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Publication numberUS20040187905 A1
Publication typeApplication
Application numberUS 10/808,180
Publication dateSep 30, 2004
Filing dateMar 24, 2004
Priority dateMar 27, 2003
Publication number10808180, 808180, US 2004/0187905 A1, US 2004/187905 A1, US 20040187905 A1, US 20040187905A1, US 2004187905 A1, US 2004187905A1, US-A1-20040187905, US-A1-2004187905, US2004/0187905A1, US2004/187905A1, US20040187905 A1, US20040187905A1, US2004187905 A1, US2004187905A1
InventorsJoseph Heremans, Donald Morelli, Christopher Thrush
Original AssigneeHeremans Joseph Pierre, Thrush Christopher M., Morelli Donald T.
Export CitationBiBTeX, EndNote, RefMan
External Links: USPTO, USPTO Assignment, Espacenet
Thermoelectric materials with enhanced seebeck coefficient
US 20040187905 A1
Abstract
A thermoelectric nanogranular material with an enhanced Seebeck coefficient is provided. The thermoelectric nanogranular material includes particles having a grain size d. The grain size d is characterized by the relationship mfp/2<d<5mfp, where mfp is the phonon-limited mean free path of an equivalent bulk thermoelectric material prior to processing the bulk thermoelectric material into the thermoelectric nanogranular material having a grain size d. A method of making a thermoelectric nanogranular material is also provided. The method includes preparing a bulk thermoelectric material, reducing the bulk thermoelectric material into a powder, and filtering the powder to retain only those particles having a grain size d. The method also includes pressing the retained particles at a predetermined pressure and sintering the pressed particles at a predetermined temperature for a predetermined period of time in a predetermined atmosphere.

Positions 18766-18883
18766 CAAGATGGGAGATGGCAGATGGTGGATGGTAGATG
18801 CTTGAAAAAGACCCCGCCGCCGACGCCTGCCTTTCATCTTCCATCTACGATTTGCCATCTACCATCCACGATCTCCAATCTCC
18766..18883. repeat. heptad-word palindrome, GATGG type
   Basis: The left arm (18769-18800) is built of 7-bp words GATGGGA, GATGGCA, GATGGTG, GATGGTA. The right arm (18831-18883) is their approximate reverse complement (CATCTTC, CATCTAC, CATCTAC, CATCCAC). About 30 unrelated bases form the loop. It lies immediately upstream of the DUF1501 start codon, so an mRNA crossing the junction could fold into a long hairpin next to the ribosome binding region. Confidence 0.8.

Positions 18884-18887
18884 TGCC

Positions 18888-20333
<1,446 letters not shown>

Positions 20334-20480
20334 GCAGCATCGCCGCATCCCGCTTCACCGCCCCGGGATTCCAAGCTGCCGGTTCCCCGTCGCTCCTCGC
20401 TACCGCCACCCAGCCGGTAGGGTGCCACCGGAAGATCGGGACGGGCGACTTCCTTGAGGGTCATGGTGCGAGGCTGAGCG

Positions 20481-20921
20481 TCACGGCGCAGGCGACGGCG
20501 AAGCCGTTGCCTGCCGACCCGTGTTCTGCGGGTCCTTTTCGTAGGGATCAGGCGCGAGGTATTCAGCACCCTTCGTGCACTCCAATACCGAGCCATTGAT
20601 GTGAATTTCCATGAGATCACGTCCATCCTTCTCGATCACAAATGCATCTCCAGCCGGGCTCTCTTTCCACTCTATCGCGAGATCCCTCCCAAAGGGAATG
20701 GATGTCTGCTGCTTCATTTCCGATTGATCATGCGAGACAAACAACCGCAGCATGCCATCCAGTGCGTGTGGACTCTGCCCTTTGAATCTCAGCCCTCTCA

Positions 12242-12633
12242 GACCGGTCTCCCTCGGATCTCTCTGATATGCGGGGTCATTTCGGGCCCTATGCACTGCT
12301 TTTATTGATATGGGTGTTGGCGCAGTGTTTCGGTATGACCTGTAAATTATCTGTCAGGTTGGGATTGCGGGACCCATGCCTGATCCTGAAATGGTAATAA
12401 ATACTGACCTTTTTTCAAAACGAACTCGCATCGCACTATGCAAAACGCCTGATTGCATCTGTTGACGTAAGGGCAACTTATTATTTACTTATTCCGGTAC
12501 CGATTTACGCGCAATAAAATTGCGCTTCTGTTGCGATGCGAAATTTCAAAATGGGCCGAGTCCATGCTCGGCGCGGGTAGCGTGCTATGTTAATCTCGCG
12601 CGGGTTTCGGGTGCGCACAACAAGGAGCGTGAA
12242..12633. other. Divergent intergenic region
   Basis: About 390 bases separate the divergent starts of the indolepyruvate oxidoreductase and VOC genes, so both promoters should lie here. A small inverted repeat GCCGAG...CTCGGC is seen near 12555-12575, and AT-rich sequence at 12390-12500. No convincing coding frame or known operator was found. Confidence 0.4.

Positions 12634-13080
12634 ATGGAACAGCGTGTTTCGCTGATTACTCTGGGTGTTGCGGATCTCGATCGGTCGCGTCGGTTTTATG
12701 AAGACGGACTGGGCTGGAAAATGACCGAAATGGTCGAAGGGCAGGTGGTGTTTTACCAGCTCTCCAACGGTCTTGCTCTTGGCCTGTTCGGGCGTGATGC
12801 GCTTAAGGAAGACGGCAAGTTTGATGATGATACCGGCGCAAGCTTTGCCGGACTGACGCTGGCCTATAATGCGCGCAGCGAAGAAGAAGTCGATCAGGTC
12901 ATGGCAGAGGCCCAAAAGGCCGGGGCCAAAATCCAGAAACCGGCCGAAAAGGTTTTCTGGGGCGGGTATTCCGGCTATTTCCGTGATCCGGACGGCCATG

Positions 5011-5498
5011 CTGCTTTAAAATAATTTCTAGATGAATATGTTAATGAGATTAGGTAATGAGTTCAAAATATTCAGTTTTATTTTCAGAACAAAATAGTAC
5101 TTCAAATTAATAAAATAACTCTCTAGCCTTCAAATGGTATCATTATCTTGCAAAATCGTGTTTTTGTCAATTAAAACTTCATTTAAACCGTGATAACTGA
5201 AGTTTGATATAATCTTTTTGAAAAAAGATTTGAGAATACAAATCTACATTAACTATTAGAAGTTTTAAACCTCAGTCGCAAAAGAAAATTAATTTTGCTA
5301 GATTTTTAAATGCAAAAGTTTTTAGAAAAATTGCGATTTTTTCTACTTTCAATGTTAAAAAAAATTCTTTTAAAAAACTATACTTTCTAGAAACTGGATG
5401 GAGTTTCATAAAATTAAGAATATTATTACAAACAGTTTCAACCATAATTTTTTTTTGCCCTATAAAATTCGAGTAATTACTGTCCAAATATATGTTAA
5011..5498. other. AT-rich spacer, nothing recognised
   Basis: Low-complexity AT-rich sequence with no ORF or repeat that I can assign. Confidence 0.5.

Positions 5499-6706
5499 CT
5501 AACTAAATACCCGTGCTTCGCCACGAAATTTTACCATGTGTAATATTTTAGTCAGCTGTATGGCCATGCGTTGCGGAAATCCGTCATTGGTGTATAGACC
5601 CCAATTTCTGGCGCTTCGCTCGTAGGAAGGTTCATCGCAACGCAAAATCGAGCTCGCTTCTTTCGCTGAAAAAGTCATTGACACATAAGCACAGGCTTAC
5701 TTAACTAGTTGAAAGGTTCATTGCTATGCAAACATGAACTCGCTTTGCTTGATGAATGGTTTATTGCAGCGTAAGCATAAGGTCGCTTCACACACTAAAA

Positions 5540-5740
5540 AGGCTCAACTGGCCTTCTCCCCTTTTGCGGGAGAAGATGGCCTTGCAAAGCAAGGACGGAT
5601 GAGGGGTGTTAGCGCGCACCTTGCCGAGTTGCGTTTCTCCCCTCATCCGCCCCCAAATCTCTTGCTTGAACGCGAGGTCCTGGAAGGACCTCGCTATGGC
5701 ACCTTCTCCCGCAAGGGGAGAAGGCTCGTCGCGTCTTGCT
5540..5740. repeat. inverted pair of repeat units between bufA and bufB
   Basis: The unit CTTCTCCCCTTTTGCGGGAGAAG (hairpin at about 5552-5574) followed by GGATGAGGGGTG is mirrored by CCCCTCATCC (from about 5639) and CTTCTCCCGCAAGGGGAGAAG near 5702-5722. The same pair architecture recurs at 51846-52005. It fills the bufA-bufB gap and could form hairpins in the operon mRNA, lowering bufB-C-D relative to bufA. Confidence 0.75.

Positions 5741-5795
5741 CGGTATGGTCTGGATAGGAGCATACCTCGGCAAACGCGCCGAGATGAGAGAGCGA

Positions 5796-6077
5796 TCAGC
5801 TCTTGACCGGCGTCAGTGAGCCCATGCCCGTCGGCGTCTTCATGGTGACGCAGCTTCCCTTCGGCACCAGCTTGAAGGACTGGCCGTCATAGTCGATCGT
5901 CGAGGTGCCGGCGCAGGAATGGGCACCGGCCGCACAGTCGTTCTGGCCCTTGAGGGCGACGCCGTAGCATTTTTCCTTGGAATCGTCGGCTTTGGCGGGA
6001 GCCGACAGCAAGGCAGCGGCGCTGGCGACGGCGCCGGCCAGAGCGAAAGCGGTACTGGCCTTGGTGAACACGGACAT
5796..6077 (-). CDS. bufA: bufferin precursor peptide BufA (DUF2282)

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Claims(25)
What is claimed is:
1. A thermoelectric nanogranular material with an enhanced Seebeck coefficient, comprising:
a processed thermoelectric nanogranular material including particles having a grain size d;
wherein d is characterized by the relationship mfp/2<d<5mfp; and
wherein mfp is the phonon-limited mean free path of an equivalent bulk thermoelectric material prior to processing a bulk thermoelectric material into the processed thermoelectric nanogranular material having a grain size d.
2. The thermoelectric nanogranular material of claim 1, wherein the thermoelectric nanogranular material includes PbTe.
3. The thermoelectric nanogranular material of claim 2, wherein the grain size d of the PbTe thermoelectric nanogranular material is between approximately 10 nm and 100 nm.
4. The thermoelectric nanogranular material of claim 1, wherein the thermoelectric nanogranular material includes one of PbSe, PbS, SnTe, SnSe and their solid solutions.
5. The thermoelectric nanogranular material of claim 1, wherein the thermoelectric nanogranular material includes one of Bi2Te3, Bi2Se3, Sb2Te3, Sb2Se3 and their solid solutions.
6. The thermoelectric nanogranular material of claim 1, wherein the thermoelectric nanogranular material includes BiSb.
7. The thermoelectric nanogranular material of claim 1, wherein the grain size d is between approximately 10 nm and 100 nm.
8. A method of making a thermoelectric nanogranular material, comprising the steps of:
preparing a bulk thermoelectric material;
reducing the bulk thermoelectric material into a powder;
processing the powder to retain only those particles having a grain size d, wherein:
d is characterized by the relationship mfp/2<d<5mfp; and
mfp is the phonon-limited mean free path of the bulk thermoelectric material;
pressing the retained particles at a predetermined pressure; and
sintering the pressed particles at a predetermined temperature for a predetermined period of time in a predetermined atmosphere.
9. The method of claim 8, wherein the step of preparing a bulk thermoelectric material includes preparing a PbTe-based thermoelectric material.
10. The method of claim 9, wherein the processing step includes filtering the powder to retain only those particles having a grain size d between approximately 10 nm and 100 nm.
11. The method of claim 8, wherein the step of preparing a bulk thermoelectric material includes preparing a PbSe, PbS, SnTe or SnSe material.